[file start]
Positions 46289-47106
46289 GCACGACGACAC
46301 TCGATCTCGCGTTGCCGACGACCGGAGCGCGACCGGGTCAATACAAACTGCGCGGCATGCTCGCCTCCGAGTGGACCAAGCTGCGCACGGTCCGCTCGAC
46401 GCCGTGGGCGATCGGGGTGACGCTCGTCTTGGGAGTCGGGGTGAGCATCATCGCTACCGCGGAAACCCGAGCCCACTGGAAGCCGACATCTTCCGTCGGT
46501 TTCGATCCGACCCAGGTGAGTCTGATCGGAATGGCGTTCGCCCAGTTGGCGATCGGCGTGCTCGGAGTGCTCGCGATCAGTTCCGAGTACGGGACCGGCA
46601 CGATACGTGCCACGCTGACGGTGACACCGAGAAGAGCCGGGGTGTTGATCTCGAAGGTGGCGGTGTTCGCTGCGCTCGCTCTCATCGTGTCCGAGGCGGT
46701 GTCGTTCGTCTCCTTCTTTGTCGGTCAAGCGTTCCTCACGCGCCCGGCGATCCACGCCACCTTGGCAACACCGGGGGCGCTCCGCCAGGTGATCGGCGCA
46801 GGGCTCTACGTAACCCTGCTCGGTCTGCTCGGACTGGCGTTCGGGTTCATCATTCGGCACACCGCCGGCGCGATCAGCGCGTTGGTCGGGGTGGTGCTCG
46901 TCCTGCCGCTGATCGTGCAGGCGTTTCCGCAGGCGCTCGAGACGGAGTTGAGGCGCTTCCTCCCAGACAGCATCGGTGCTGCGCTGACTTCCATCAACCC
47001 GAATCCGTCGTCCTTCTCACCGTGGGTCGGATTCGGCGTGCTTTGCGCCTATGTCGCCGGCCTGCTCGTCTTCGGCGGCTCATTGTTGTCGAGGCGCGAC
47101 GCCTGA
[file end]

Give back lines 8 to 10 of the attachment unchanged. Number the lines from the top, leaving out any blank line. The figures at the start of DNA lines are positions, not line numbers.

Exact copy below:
46801 GGGCTCTACGTAACCCTGCTCGGTCTGCTCGGACTGGCGTTCGGGTTCATCATTCGGCACACCGCCGGCGCGATCAGCGCGTTGGTCGGGGTGGTGCTCG
46901 TCCTGCCGCTGATCGTGCAGGCGTTTCCGCAGGCGCTCGAGACGGAGTTGAGGCGCTTCCTCCCAGACAGCATCGGTGCTGCGCTGACTTCCATCAACCC
47001 GAATCCGTCGTCCTTCTCACCGTGGGTCGGATTCGGCGTGCTTTGCGCCTATGTCGCCGGCCTGCTCGTCTTCGGCGGCTCATTGTTGTCGAGGCGCGAC